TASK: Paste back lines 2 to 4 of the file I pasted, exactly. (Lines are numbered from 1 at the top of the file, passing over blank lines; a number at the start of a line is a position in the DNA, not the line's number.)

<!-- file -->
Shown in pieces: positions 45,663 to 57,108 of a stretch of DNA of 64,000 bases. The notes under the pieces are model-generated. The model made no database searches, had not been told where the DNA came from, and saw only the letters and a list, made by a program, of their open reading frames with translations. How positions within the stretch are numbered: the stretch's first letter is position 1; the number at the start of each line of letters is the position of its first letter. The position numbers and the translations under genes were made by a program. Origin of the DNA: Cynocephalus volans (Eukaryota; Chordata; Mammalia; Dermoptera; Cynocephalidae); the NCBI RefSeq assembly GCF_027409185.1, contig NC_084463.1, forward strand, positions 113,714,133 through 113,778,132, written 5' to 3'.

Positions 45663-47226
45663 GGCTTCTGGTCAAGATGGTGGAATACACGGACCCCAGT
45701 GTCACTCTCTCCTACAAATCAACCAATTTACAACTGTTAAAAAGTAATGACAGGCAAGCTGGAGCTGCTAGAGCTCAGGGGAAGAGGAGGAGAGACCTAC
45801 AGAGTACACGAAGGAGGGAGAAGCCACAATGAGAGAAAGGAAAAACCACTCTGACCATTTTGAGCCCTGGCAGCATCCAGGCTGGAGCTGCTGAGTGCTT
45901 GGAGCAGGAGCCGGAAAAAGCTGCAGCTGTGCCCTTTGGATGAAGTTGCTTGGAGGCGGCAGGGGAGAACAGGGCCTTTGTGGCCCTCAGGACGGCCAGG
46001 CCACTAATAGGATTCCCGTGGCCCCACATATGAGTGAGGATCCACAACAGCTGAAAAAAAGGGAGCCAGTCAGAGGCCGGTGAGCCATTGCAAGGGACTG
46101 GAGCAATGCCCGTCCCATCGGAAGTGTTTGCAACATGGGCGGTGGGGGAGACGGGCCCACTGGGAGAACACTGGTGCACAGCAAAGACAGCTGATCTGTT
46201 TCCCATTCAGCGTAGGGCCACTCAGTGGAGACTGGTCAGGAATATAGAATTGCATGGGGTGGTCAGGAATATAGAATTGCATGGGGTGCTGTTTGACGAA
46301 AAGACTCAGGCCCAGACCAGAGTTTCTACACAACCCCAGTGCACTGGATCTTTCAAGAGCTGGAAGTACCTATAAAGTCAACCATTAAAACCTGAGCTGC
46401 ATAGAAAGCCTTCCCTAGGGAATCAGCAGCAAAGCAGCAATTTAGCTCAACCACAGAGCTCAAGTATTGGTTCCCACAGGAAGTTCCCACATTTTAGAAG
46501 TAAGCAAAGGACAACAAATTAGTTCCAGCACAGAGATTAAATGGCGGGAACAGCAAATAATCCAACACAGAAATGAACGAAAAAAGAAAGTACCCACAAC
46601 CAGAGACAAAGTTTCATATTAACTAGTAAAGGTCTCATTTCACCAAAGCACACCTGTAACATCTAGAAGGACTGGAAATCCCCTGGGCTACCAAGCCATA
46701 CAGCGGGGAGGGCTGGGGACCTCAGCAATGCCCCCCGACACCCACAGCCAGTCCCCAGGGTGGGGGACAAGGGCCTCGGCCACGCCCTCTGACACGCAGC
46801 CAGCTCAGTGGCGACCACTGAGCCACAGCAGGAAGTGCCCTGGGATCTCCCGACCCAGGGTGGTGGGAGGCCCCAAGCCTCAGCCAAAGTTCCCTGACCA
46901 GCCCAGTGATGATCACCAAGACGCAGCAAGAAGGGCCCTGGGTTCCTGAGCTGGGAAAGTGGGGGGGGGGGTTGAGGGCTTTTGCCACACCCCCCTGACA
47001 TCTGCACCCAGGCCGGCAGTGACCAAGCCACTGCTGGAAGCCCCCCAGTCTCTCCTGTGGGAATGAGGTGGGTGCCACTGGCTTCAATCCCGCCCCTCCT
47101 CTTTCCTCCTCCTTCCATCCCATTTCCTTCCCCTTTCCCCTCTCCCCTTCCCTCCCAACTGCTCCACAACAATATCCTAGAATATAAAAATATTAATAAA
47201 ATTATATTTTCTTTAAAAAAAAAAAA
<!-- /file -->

Positions 45663-47226
45663 GGCTTCTGGTCAAGATGGTGGAATACACGGACCCCAGT
45701 GTCACTCTCTCCTACAAATCAACCAATTTACAACTGTTAAAAAGTAATGACAGGCAAGCTGGAGCTGCTAGAGCTCAGGGGAAGAGGAGGAGAGACCTAC